Highest sea levels at Dutch coast in recorded history

In 2017 the average sea level was 11cm above the NAP (Normal Amsterdam's Peil). That is 2cm higher that the former record year, 2007. 
Fedor Baart, spokesperson of the research institute Deltares explained the phenomenon to newspaper de Volkskrant.

The sea level expert explained that the record is not surprising at all: "Since 1890 the waters along the coasts are rising about 2mm per year, because of the melting of the polar ices and the glaciers, together with the rise in temperature of the seas."

Another minor factor involved in the water levels rise is the subsidence, the sinking of the ground. "So actually you should expect a high sea level record every year", he adds.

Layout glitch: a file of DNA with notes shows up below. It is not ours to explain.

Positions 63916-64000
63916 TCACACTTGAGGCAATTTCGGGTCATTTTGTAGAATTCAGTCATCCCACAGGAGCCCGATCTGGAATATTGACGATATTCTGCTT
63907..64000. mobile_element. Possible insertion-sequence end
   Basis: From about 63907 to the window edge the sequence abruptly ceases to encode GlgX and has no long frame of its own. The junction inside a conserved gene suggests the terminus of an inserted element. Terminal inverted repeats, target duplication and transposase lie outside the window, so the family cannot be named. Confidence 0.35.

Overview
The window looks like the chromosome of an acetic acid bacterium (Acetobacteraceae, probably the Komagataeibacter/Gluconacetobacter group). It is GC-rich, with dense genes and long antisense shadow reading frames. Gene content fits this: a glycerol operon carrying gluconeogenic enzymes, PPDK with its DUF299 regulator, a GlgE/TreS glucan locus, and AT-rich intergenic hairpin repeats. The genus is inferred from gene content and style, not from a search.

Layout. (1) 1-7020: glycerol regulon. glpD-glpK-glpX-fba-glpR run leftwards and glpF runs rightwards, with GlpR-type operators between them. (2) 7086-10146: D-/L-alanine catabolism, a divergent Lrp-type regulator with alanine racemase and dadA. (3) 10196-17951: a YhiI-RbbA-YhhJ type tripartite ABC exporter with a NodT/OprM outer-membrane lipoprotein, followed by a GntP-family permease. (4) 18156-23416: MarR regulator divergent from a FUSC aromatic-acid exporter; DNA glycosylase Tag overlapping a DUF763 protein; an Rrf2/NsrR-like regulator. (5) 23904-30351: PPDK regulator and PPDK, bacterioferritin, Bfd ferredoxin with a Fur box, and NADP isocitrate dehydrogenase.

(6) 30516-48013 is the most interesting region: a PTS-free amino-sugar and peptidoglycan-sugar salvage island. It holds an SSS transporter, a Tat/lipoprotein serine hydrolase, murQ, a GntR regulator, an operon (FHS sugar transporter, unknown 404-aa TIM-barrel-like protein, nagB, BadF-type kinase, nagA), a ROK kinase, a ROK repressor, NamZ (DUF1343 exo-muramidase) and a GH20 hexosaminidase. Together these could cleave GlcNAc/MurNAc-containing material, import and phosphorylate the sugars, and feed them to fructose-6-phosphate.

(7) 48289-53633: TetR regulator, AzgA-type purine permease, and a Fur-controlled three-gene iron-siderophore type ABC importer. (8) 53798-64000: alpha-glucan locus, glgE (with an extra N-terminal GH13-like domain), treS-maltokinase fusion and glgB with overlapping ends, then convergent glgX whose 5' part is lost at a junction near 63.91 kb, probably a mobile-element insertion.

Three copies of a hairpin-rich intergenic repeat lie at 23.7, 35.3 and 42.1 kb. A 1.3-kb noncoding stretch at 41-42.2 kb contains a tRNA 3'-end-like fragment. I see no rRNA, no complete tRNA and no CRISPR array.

Baart also reassures that the level is not rising faster than normal, like it would seem form the figures. The sudden raise can be explained by the fact that the Netherlands has not had many sea storms in the past years. 2017's more frequent storms caused peaks in the water level, which increased the average. 

Water levels and their rising are not equal in the whole world. The surface of the see can vary of about 200m, Sybren Drijfhout, oceanographer by the KNMI, told the Volkskrant. Ocean currents, gravity, the moon, the temperature and the salt content cause those different levels.